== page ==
On the other hand, moves I take to save money and spend less work in the opposite fashion. If I can do something that will save $120 over the next year, like adding weather stripping to a door, that means that this coming year (and every year after that), I’m essentially gaining a day of complete freedom.

That kind of thinking really motivates me to take action right now to spend less money. The reason is that right now, I have the sound mind and body to take on a bit of extra challenge. Right now, I can handle a task like installing weather stripping. Right now, I can make the decision to buy store brand dish soap. If I make those better decisions right now, then I’m essentially giving myself the gift of personal freedom at some point down the road. I’m earning a day without work.

I love visualizing those days without work, too. I think about an afternoon curled up in a comfortable chair with a great book on a cold day. I think about several hours spent hiking on an interesting trail in a nature preserve somewhere. I think about gathering several of my friends together to play board games all day while having great conversations. I think about packing a picnic lunch and sneaking off with my wife to some beautiful grassy hill, spreading out a blanket, and simply spending an hour or two together watching the world go by. I think about working on some big ambitious project that I never have time for but which seems so incredibly fulfilling in my head. And I earn those things through being smart with my money.”

This is just another way of using opportunity cost to evaluate a purchase. It is however a little different than the usual opportunity cost analysis. It is different because time is the one resource that is completely limited. You cannot increase your time. You can manage it. You can find ways to earn more money per minute of work. But the time itself is fixed.

Next time you contemplate a purchase think about it in terms of time. How long will you have to work to earn that new purchase? Is it worth it?

Read the rest of Hamm’s post here. It is well worth the time you spend to read it. It will be even more valuable if you implement what he has learned.
Learn how to manage your money, eliminate debt and build wealth in my book, Your Financial Success.

Wishing you well,

Daniel R. Murphy
Educating people for building wealth, adapting to a changing future and personal development.

Jim Rohn’s 5 Money Principles

Pretty PennyThe late Jim Rohn attained financial success. He then taught others the basic principles he used to do so. He first learned those principles from a wealthy mentor.

The principles are time-proven. You will find them in most good books on personal finance. They are worth reviewing.

  1. Develop the right mindset

View debt as your enemy and oppose it ruthlessly. Get out of debt and avoid debt. Save money and invest it. Build wealth over time. It is not a sprint, it is a long distance run.

  1. Gain more understanding

You have to know where you are before you can get to where you are going. You need to study your finances and keep constant track of your income and expenses. Once you know where you are then you can map out your goals for where you want to be.

  1. Seek help

When you are sick you see a doctor. When you have financial problems you need to seek help as well from a good financial advisor.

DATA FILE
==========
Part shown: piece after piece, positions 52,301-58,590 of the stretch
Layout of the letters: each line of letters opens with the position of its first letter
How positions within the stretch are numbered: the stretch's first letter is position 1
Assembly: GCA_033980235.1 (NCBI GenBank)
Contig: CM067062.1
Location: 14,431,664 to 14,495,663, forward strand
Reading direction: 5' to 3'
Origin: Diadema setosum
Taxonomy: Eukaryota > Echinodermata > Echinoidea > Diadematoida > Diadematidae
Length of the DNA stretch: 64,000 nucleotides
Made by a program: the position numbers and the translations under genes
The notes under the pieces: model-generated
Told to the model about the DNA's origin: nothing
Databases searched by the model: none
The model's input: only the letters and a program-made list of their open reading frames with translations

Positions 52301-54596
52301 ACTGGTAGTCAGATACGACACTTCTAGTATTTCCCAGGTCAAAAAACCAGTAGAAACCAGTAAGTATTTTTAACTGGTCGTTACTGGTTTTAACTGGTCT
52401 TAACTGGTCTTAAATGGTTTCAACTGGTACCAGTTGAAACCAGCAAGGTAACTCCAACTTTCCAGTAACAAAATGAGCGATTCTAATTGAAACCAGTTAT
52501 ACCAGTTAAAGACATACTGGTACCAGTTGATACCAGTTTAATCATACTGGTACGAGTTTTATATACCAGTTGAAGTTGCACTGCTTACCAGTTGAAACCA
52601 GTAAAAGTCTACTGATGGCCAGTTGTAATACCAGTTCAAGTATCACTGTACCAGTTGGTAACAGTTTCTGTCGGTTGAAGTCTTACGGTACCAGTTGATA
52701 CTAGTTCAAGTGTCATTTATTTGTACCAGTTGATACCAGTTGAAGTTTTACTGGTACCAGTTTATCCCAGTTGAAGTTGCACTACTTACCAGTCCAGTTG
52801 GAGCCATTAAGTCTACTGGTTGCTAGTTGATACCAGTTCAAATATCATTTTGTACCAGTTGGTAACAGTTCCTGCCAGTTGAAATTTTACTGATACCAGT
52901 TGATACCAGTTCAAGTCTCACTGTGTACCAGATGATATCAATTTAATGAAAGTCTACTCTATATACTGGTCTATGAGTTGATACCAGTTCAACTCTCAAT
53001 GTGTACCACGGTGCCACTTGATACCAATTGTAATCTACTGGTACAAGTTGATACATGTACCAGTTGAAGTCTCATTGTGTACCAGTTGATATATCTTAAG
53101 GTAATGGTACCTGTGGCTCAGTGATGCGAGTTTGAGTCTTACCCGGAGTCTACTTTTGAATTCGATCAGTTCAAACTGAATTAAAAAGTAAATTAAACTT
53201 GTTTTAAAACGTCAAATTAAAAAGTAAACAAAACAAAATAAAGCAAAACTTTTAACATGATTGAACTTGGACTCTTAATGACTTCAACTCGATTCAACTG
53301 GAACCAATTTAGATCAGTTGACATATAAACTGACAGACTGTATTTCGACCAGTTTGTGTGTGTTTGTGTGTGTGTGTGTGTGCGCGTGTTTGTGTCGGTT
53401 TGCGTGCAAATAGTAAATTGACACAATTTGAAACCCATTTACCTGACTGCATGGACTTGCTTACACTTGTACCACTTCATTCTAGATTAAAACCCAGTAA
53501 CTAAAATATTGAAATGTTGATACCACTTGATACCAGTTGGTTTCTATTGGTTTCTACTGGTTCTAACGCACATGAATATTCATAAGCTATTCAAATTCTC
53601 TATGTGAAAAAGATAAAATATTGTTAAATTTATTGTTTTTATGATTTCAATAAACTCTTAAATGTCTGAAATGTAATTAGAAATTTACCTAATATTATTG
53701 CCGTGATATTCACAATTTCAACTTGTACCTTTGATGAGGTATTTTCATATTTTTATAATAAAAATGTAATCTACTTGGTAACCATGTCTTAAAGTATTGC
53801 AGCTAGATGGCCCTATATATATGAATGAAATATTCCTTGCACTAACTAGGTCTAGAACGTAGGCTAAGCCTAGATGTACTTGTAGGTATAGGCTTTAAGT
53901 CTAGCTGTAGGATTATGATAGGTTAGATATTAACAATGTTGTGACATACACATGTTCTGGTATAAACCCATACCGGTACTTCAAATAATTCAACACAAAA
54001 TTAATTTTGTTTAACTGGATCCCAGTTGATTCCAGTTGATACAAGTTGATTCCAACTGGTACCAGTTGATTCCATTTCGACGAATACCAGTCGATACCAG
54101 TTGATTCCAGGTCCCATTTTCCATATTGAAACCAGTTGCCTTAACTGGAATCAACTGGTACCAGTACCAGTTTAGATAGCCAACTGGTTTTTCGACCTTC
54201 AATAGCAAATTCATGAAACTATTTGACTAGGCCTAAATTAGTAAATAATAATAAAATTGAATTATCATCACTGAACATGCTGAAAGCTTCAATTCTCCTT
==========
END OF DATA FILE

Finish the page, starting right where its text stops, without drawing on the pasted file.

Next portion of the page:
1. Get control

No one else will fix your financial problems or make you successful. You must take control. You must limit your purchases and eliminate your debt. You must save for the future.

  1. Create a plan

To get out of debt and to build wealth for the future you need a plan. Once you create the plan, write it down and then work that plan. Refer to it constantly. Use it to guide your financial decisions. Financial success does not just happen, it must be intentional, it must be planned and executed.

Read the rest of Rohn’s article here.

Learn how to manage your money, eliminate debt and build wealth in my book, Your Financial Success.

Learn more about Jim Rohn and his teachings on personal development and creating wealth here.

Wishing you well,

Daniel R. Murphy
Educating people for building wealth, adapting to a changing future and personal development.

Billionaire Principles

money_bagAlex Charfen posted an article on’s blog called The 10 Principles of Self-Made Billionaires. Charfen writes: “I’ve spent a significant amount of time with billionaires. I’ve studied them extensively, and here’s what I’ve discovered: Billionaires are billionaires because they all follow a set of unique perspectives, or principles, that help them persevere where others find challenges.”

The principles are these:

  1. Simplicity of Purpose – those who have attained success that rates them as billionaires have simple but highly focused purpose. They build a company, an empire, a product… and that is all they focus on, at least most of the time.
  2. Simplicity of Plan – most of these very successful people did not start out with some complex plan. They kept it simple. Simple is easier to manage. It is easier to grow.
  3. Limit What You Will Tolerate –
  • They don’t tolerate incompetent or unhelpful people.
  • They don’t tolerate an absence of results.
  • They don’t tolerate social pressures—they’re willing to embrace the isolation, solitude and suffering it takes to build something truly great.

Henry Ford was an example of the third of those on the bulleted list. He was repeatedly scorned and ridiculed for his idea of building an affordable automobile. He ignored the scorn and the social isolation it initially caused. He pursued his dream.